Earth’s winds and fire: dangerous asthma mix

Recent winds, thunderstorms and bushfires across Victoria and NSW have prompted a health warning for those affected with asthma.

The warning, from The National Asthma Council Australia, cautions health professionals that the extreme conditions, together with a high pollen alert, may put their patients at risk of serious asthma and hay fever episodes.

Asthma Council CEO Siobhan Brophy says that in addition to the usual seasonal triggers, with people already on alert for grass pollen and thunderstorms, the recent severe bushfire and wind conditions are a potent reminder that the dangers are real.

“A high price has been paid and tragic lessons learned about prevention and awareness following Victoria’s epidemic thunderstorm asthma event,” she said.

That 2016 event claimed 10 lives and resulted in thousands of people presenting to emergency departments, pharmacies and general practices with breathing difficulties.

Ms Brophy urged healthcare professionals to ensure their patients understand their risks and how to protect themselves and others, as well as how to apply asthma first aid.

Thunderstorm asthma is a well documented phenomenon, not just in Victoria, but across south-eastern Australia. Wagga Wagga, Newcastle and Canberra have all had such events.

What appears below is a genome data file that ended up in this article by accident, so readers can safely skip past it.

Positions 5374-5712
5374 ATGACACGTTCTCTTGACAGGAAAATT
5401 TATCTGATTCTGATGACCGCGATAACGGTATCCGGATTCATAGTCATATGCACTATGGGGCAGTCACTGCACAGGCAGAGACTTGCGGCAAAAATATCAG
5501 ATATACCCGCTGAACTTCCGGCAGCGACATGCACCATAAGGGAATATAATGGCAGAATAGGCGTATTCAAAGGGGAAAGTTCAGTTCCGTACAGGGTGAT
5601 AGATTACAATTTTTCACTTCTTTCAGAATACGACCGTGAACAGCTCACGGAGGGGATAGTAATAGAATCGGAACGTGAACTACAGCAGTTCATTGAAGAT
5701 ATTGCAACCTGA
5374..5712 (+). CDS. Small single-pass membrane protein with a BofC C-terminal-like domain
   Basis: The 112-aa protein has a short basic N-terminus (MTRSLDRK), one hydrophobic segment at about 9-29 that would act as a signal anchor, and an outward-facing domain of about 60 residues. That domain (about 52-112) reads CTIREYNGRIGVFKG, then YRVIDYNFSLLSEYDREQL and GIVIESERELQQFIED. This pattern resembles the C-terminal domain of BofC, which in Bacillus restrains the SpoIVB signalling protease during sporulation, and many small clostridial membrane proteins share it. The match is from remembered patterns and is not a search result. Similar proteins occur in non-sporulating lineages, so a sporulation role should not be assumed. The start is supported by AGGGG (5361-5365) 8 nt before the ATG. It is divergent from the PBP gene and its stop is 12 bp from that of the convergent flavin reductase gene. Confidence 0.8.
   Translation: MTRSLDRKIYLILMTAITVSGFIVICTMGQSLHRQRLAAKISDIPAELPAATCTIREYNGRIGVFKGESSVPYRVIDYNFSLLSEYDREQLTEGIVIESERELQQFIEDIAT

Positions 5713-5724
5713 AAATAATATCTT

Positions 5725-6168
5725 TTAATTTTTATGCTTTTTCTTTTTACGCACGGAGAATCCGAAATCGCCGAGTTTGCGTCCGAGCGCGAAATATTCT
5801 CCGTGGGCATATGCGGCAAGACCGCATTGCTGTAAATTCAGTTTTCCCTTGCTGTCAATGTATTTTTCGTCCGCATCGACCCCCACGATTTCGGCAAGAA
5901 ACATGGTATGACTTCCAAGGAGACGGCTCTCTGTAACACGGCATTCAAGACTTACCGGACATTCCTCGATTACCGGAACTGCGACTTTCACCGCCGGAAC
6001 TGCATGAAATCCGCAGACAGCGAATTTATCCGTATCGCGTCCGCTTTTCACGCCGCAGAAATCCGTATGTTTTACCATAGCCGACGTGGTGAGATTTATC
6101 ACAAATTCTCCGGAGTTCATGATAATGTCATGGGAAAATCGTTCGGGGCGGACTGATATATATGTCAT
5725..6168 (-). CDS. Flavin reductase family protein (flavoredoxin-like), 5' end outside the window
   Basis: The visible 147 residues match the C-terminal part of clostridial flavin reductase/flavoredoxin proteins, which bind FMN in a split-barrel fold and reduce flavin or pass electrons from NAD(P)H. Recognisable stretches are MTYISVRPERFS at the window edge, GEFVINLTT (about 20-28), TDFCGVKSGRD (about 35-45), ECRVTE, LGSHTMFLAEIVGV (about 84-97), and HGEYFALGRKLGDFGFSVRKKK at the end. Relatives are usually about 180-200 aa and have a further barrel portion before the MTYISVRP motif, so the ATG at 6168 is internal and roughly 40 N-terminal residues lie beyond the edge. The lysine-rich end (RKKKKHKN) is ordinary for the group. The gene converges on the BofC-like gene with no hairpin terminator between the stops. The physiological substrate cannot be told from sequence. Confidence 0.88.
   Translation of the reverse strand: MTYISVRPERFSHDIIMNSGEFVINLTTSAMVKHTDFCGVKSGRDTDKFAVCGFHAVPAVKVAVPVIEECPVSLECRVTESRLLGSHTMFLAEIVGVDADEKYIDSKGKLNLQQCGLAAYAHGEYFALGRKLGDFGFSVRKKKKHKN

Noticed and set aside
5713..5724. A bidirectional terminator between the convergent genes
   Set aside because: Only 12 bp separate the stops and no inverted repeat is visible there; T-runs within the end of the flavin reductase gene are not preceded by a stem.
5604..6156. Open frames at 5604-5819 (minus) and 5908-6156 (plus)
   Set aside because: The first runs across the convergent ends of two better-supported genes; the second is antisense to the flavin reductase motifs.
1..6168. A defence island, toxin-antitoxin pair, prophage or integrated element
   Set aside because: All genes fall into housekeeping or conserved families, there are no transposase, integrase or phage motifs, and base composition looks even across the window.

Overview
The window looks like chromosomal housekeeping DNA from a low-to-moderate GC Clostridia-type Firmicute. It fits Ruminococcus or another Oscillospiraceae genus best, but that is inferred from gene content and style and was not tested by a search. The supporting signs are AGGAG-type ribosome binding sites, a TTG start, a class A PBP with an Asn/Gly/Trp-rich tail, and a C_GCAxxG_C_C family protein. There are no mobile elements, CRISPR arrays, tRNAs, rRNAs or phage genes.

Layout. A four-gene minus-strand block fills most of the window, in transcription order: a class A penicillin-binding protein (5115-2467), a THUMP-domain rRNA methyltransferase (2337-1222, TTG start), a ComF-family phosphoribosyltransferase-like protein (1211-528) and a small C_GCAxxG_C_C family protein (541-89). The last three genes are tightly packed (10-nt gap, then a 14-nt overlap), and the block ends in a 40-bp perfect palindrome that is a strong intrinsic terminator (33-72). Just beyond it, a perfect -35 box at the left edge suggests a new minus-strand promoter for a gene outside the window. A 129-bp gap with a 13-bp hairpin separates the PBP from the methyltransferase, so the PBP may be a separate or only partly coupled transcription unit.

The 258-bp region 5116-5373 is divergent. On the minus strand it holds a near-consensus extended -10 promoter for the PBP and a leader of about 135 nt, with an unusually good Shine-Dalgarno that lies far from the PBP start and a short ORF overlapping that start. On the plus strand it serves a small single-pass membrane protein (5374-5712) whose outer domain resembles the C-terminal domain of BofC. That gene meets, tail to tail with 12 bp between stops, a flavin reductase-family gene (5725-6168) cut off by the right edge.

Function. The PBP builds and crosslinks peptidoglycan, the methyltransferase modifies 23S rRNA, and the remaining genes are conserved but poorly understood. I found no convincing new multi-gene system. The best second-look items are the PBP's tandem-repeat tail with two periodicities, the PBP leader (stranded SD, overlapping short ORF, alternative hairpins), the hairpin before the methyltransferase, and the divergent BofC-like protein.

A thunderstorm asthma occurs when a storm hits on a hot and windy day when there are high levels of pollen grains in the air. The grains soak up moisture and ‘explode’ into smaller particles that are dispersed by windy conditions and easily inhaled deep into the lungs.

Prevention of asthma triggered by thunderstorms includes:

  • Year-round asthma control, including regular inhaled corticosteroid-containing preventers where indicated (applies to most adults with asthma).
  • Seasonal preventative treatment for people who are allergic to grass pollens but are not already taking regular medication: intranasal corticosteroids for people with allergic rhinitis and inhaled corticosteroids for people with asthma, ideally starting six weeks before exposure to springtime high pollen concentrations, and continuing throughout the grass pollen season to December 31.
  • Advice for at-risk patients to avoid being outdoors just before and during thunderstorms in spring and early summer – especially during cold wind gusts that precede the rain front.

Management of an asthma attack triggered by a thunderstorm is the same as for any sudden asthma attack.

The patient should follow their written asthma action plan (if they have one) and the First Aid for Asthma steps if necessary. Health professionals should follow the treatment guidelines for acute asthma in the Australian Asthma Handbook.

The Asthma Council has a suite of thunderstorm asthma resources to help healthcare professionals identify and manage patients at risk during the grass pollen season. Visit the National Asthma Council for more.

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